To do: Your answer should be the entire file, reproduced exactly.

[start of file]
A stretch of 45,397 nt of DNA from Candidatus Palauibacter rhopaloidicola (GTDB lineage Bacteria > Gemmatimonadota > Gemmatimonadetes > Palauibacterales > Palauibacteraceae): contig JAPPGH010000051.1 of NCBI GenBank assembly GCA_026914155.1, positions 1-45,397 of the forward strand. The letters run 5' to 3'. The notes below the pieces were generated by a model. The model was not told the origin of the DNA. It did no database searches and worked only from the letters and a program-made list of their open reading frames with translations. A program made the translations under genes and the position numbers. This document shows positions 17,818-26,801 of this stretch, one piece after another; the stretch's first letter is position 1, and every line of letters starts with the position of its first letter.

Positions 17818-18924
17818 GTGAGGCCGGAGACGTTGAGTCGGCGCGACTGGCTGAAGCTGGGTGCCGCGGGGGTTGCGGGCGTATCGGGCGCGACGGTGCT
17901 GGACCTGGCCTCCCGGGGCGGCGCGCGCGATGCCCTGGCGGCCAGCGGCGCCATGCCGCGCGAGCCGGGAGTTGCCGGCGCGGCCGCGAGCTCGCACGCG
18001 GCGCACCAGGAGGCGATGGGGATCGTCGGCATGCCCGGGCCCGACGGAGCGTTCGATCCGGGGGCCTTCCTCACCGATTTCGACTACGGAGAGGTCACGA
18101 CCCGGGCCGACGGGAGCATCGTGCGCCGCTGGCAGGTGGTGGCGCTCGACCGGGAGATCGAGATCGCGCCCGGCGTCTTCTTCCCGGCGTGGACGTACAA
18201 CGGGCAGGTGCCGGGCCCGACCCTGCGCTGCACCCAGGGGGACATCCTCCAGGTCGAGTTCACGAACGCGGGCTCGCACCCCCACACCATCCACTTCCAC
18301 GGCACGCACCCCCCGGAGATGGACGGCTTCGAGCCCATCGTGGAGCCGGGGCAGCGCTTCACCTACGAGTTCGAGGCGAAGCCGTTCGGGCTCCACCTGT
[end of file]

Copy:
A stretch of 45,397 nt of DNA from Candidatus Palauibacter rhopaloidicola (GTDB lineage Bacteria > Gemmatimonadota > Gemmatimonadetes > Palauibacterales > Palauibacteraceae): contig JAPPGH010000051.1 of NCBI GenBank assembly GCA_026914155.1, positions 1-45,397 of the forward strand. The letters run 5' to 3'. The notes below the pieces were generated by a model. The model was not told the origin of the DNA. It did no database searches and worked only from the letters and a program-made list of their open reading frames with translations. A program made the translations under genes and the position numbers. This document shows positions 17,818-26,801 of this stretch, one piece after another; the stretch's first letter is position 1, and every line of letters starts with the position of its first letter.

Positions 17818-18924
17818 GTGAGGCCGGAGACGTTGAGTCGGCGCGACTGGCTGAAGCTGGGTGCCGCGGGGGTTGCGGGCGTATCGGGCGCGACGGTGCT
17901 GGACCTGGCCTCCCGGGGCGGCGCGCGCGATGCCCTGGCGGCCAGCGGCGCCATGCCGCGCGAGCCGGGAGTTGCCGGCGCGGCCGCGAGCTCGCACGCG
18001 GCGCACCAGGAGGCGATGGGGATCGTCGGCATGCCCGGGCCCGACGGAGCGTTCGATCCGGGGGCCTTCCTCACCGATTTCGACTACGGAGAGGTCACGA
18101 CCCGGGCCGACGGGAGCATCGTGCGCCGCTGGCAGGTGGTGGCGCTCGACCGGGAGATCGAGATCGCGCCCGGCGTCTTCTTCCCGGCGTGGACGTACAA
18201 CGGGCAGGTGCCGGGCCCGACCCTGCGCTGCACCCAGGGGGACATCCTCCAGGTCGAGTTCACGAACGCGGGCTCGCACCCCCACACCATCCACTTCCAC
18301 GGCACGCACCCCCCGGAGATGGACGGCTTCGAGCCCATCGTGGAGCCGGGGCAGCGCTTCACCTACGAGTTCGAGGCGAAGCCGTTCGGGCTCCACCTGT